Now that you are Member of the month, what’s your special message to the world?

I always dreamt to give an Oscar acceptance speech. Let’s face the truth, if Leonardo DiCaprio has not been awarded yet, I highly doubt I can win one. So, I would like to use this interview to thank Lisa Gregis (AEGEE-Bergamo) and she knows why, Luis Alvarado Martínez (President of AEGEE-Europe) for adding all my missing S, Alfredo Sellitti (AEGEE-Salerno/Bologna) for the lovely questions, my mother for constantly reminding me I need to get a life, my non AEGEEan friends who still believe I’m in a sort of nerdish secret sect, hashtags that makes my life more interesting, Cleto (my laptop) for being always on my side and all the people I bothered with mails and reminders for not having sued me for harassment (yet).

Ok, now some more questions for those who still don’t know you:

* What was the name of your favourite puppet when you were a child? (assuming you have been a child too)

Indeed I was I child and I still have my teddy bear, Lulù. Now he is 21 years old, as it was a gift from aunt Chiara when my sister was born. The poor guy is squinter, his left arm (where I was holding him while carrying all around) has been sewed up probably seven times and he is missing half of the fur on his nose because, apparently, I was convinced fur would grow again. I was wrong.

* How many times have you said “I hate you”?

On Mondays “I hate you” is the phrase I use the most due to the misanthropy that affects me at the beginning of the week. But in general, hate is a negative and strong emotion and, despite my tendency to complain a lot, I do not feel it very often. The true, felt, angry “I hate you” came out of my mouth only three times.

* Where was the furthest place from home you ever visited? And the one where you felt home?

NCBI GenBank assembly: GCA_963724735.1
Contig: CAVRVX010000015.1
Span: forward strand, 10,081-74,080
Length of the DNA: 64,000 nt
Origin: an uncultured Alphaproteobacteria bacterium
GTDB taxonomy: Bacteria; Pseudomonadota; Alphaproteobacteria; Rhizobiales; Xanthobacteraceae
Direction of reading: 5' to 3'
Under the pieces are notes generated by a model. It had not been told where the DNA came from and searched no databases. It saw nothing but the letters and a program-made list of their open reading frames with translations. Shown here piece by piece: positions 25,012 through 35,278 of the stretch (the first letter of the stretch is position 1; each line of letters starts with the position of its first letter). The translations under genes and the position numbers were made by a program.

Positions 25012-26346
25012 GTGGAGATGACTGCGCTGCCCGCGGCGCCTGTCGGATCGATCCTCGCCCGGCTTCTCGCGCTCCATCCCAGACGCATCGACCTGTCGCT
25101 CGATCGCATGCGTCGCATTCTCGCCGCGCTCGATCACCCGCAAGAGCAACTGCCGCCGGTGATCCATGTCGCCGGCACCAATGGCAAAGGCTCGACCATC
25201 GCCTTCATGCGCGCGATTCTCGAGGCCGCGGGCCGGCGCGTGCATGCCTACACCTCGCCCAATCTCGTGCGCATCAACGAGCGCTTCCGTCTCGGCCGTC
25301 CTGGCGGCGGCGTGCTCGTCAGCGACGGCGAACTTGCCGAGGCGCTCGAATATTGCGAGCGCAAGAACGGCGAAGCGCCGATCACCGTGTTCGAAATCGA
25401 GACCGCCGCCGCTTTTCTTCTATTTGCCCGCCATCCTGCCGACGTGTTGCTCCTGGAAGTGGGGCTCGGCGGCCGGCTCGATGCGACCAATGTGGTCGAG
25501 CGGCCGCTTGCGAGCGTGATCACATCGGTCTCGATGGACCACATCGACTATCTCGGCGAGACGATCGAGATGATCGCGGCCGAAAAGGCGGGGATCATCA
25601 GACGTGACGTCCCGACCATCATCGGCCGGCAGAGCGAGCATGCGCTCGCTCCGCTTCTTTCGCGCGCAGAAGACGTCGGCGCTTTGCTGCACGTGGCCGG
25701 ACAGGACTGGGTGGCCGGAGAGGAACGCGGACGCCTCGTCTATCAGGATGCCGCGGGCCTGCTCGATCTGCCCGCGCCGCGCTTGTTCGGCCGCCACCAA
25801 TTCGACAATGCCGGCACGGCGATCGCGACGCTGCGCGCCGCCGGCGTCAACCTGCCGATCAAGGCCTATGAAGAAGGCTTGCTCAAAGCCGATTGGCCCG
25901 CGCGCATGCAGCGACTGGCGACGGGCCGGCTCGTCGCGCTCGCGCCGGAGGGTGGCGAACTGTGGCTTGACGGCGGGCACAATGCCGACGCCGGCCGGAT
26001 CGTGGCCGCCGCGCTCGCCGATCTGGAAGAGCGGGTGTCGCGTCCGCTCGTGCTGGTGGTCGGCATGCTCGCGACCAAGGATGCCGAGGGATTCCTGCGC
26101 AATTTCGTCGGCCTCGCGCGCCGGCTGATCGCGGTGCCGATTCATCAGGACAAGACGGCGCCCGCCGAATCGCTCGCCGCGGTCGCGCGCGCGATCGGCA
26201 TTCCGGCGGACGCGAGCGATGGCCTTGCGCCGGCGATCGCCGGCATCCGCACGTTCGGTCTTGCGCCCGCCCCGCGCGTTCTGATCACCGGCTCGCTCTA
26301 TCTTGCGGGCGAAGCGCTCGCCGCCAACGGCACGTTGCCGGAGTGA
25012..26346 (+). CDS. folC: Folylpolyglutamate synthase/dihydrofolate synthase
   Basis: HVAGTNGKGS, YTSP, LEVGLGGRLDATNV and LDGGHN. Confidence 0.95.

The northernmost point I ever reached is Ängelholm (Sweden), the southernmost is Malta, the westernmost is Cabo da Roca (Portugal) and the easternmost is Kyïv (Ukraine). The one I felt home was Coimbra in Portugal where I spent my Erasmus. Call me romantic but, I have to find a spot I can call home in every country or city I go. It is not always easy, especially if you don’t have time to visit the place, but I tend to establish a routine to help with my homesickness.

* Where did you eat your best pizza?

Pizza is pizza. I can tell only where I don’t eat it: outside my country. If it happens, it’s always the last resort: or starvation or pizza. I made this decision ten years ago during a one-month exchange in Brussels when I saw pineapples on the pizza. Three heart attacks later, I order a salad and I vowed: never again.

* What’s your favourite recipe?

One part of Prosecco, one part of Aperol, one part of sparkling water served on the rock with a slice of orange and an olive. This is the recipe of spritz, a cocktail that is served as an aperitif in my region. It’s a must try.

Written by Alfredo Sellitti, AEGEE-Salerno